Copyright © 2021

The work of Euromaidan Press is supported by the International Renaissance Foundation

When referencing our materials, please include an active hyperlink to the Euromaidan Press material and a maximum 500-character extract of the story. To reprint anything longer, written permission must be acquired from [email protected].

Privacy and Cookie Policies.

“We can handle it somehow, but what about the children?” Russian missile attack survivor says

Serhiy stands near Building 118, Dnipro city. Photo by Real Politika
“We can handle it somehow, but what about the children?” Russian missile attack survivor says
On 14 January 2023 at 3.30 p.m. a Russian missile hit the Building 118 in Dnipro city, completely destroying several dozen flats. The attack killed 46 people and injured 86. Serhiy had left his flat a few minutes before the explosion, while his wife watched him through the window. She suffered severe arterial bleeding. Several of Serhiy’s neighbors and friends lost their lives in the explosion. As Serhiy recounts the events of that deadly afternoon, he reflects on the scars of war, which he believes affect children the most.

For Serhiy, 14 January started as an ordinary morning. With his 16-year-old son, the man decided to visit their friends who live nearby. At approximately 3:25 pm Serhiy was leaving, saying goodbye to his wife who stayed at home because she was not feeling well that day.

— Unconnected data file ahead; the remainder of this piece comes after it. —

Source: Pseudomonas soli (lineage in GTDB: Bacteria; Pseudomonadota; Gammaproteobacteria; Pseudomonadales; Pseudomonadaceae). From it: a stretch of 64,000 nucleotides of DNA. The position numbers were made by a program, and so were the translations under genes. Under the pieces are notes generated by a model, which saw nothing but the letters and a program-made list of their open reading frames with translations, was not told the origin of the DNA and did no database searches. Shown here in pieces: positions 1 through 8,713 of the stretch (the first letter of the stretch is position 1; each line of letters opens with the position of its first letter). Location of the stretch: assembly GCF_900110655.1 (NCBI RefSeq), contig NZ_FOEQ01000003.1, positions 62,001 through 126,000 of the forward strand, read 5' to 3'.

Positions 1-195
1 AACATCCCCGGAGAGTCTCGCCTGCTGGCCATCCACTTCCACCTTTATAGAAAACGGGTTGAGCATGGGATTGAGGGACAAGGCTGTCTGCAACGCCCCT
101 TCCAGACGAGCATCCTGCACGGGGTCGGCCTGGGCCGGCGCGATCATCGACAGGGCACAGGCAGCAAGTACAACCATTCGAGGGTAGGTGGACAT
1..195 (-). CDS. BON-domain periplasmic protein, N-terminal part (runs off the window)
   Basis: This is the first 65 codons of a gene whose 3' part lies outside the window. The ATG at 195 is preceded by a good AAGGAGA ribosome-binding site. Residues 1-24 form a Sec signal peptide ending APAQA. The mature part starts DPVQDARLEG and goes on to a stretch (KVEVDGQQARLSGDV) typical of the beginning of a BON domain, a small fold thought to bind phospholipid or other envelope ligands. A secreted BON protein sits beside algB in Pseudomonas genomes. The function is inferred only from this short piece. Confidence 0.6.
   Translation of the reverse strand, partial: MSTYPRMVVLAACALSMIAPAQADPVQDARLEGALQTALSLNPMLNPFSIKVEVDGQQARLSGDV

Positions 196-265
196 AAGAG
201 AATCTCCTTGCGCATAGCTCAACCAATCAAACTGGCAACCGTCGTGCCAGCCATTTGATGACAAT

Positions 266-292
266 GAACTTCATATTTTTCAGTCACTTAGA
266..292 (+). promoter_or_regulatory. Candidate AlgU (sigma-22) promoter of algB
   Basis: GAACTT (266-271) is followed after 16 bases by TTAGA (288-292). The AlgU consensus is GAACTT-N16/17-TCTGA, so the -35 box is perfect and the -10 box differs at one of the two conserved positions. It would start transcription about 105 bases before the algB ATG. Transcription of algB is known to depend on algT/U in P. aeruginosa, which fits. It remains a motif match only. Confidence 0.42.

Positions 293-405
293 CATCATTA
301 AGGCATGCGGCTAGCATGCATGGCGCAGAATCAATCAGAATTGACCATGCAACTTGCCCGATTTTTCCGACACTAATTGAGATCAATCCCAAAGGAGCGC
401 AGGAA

The father and son had only made it a few dozen meters from the building when the explosion rang out. “It was like the ground was shifting beneath our feet, like on a trampoline.” The yard was filled with smoke, with wreckage flying through the air.

At the moment of the explosion, Serhiy’s wife was standing near the window watching her close ones leave. The shock wave propelled her and the window frame four meters away. She lost consciousness.

Several dozen flats were completely destroyed in Russian missile strike on Dnipro, January 14. Photo by Euromaidan Press

Serhiy sent his son to shelter and hurried to his wife. He tried to call her. Only after five long minutes did she reply. As Serhiy approached the entrance to help his wife out, the parts of the building hit by the missile loudly collapsed. In complete darkness due to the smoke they went out together.